This analysis suggests that the surgeon in question was indeed performing very poorly when compared with the national benchmark. It should also be noted that the idea of confidence intervals is essentially a frequentist perspective, and Bayesian analysts tend to prefer the rather more subjective notion of belief or credible intervals.
In the earlier topic on probability we introduced the terms odds and odds ratio (OR). With reference to a simple 2x2 table of the form shown below, this enabled us to define four odds proportions: p1=A/(A+B), p2=C/(C+D), q1=B/(A+B), and q2=D/(C+D) and thus the odds ratio (OR) can be written in various ways as:

Exposed 
Not exposed 
Infected 
A 
C 
Not infected 
B 
D 
The odds ratio provides an indication (in the range 0 upwards that) of the relative odds of infection (or other factor) of exposed subjects when compared with those not exposed. A value of 2, say, would indicate that exposure was twice as likely to result in infection than nonexposure. It is often convenient to work with the loge of the odds ratio, LOR, as this reduces the expression to a set of additions and subtractions and scales the ratio in a convenient manner. It is also common to compute the ratio and its standard error after adjusting each value by +1/2 (Yates correction).
OR and LOR values are point estimates and provides no information on the range of values this estimate might take. Confidence intervals for the odds ratio can be estimated using the following expression, which utilizes the estimated standard error (SE) of the log odds ratio (where exp() is the exponential function and A, B C and D are not small):
Example: The following data relate to the incidence and possible association of two conditions, breathlessness and wheezing, amongst a large sample of young coal miners:

Breathless 
Not Breathless 
Wheezing 
23 
9 
Not Wheezing 
105 
1654 
The odds ratio, OR=(23x1654)/(9x105)=40.26, or the log odds ratio, LOR=ln(OR)=3.7, with a 95% confidence interval defined using a zvalue (from the Normal distribution) of 1.96 — this gives a confidence interval for the log odds ratio of +/0.8, i.e. a range for the log odds from 2.9 to 4.5 or 18 to 89 for the odds ratio itself, a very wide spread. Note that these confidence intervals rely on the asymptotic approximation of the Normal to the exact odds, but in many cases this is an adequate assumption. The significance of a particular logs odds ratio can also be computed using the ratio LOR/SE, which in this instance is 3.7/0.4=9.1, a very large value when compared to the percentage points of the Normal distribution, hence highly significant.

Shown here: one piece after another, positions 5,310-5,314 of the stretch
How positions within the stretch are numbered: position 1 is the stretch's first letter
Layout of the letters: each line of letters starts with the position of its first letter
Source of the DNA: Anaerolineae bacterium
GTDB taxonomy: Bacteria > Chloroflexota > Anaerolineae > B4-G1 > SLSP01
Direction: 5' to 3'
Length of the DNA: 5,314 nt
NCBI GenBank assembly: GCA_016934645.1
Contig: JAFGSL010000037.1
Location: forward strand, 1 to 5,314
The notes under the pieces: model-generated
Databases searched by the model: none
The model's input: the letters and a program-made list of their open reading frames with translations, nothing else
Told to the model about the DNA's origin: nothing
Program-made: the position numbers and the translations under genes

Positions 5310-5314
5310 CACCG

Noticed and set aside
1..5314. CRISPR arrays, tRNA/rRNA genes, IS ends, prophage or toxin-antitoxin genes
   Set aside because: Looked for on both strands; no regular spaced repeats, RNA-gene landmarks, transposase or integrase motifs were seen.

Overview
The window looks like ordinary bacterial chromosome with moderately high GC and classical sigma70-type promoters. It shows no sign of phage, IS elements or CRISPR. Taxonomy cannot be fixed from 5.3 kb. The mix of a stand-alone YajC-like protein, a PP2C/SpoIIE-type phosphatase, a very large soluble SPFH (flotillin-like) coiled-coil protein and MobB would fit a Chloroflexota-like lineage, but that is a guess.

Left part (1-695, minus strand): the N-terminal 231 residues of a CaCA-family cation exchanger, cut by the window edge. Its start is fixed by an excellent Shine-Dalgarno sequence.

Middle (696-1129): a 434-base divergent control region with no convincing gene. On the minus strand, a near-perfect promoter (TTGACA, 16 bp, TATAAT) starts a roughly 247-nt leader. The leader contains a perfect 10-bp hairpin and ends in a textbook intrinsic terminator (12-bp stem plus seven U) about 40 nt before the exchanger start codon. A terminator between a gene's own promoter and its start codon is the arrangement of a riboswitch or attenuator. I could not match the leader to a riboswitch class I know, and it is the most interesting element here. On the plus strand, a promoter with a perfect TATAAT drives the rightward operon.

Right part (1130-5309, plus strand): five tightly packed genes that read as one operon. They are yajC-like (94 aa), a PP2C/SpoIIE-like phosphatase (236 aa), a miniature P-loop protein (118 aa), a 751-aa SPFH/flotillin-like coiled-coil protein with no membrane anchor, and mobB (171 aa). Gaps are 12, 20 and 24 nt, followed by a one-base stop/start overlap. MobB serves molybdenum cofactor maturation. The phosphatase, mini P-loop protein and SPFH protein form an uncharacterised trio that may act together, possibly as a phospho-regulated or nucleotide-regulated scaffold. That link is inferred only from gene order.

This particular example is based on the test data for the oddsratio() function in the vcd library (visualization of categorical data) in R (see further, R code samples section). The data is included with the library and comprises eight separate age grouped strata, hence 8 2x2 tables of the kind shown above (9 sets should have been included but the 2024 age group was omitted by the vcd team in the dataset below — it is now included). The current version of the vcd library forms the supporting material for the textbook on "Discrete Data Analysis with R" by Michael Friendly and David Meyer (FRI1). Computations are performed using the LOR and with Yates corrections applied in each case. The results of the confidence interval analysis of each of the strata with a simple quadratic fitted line shown.
The homogeneity of y=LOR across the strata can be tested using a simple chisquare test devised by Woolf (1955, [WOL1]) in order to evaluate the incidence of different diseases (cancers, ulcers) for patients with blood groups A and O in three English cities. This test is provided in the vcd library, which in the case of the above coal miners data yields a chisquare value of 25.6 with 7 Degrees of freedom (df), which is highly significant (and is evident from the visualization above). Woolf's test for the homogeneity of s strata is as follows:
where w=1/SE.
References
[FRI1] Friendly M, Meyer B (2015) Discrete Data Analysis with R: Visualization and Modeling Techniques for Categorical and Count Data, ChapmanHall/CRC Press,
[WOL1] Woolf B (1955) On estimating the relation between blood group and disease. Ann. Human Genetics, 19, 251253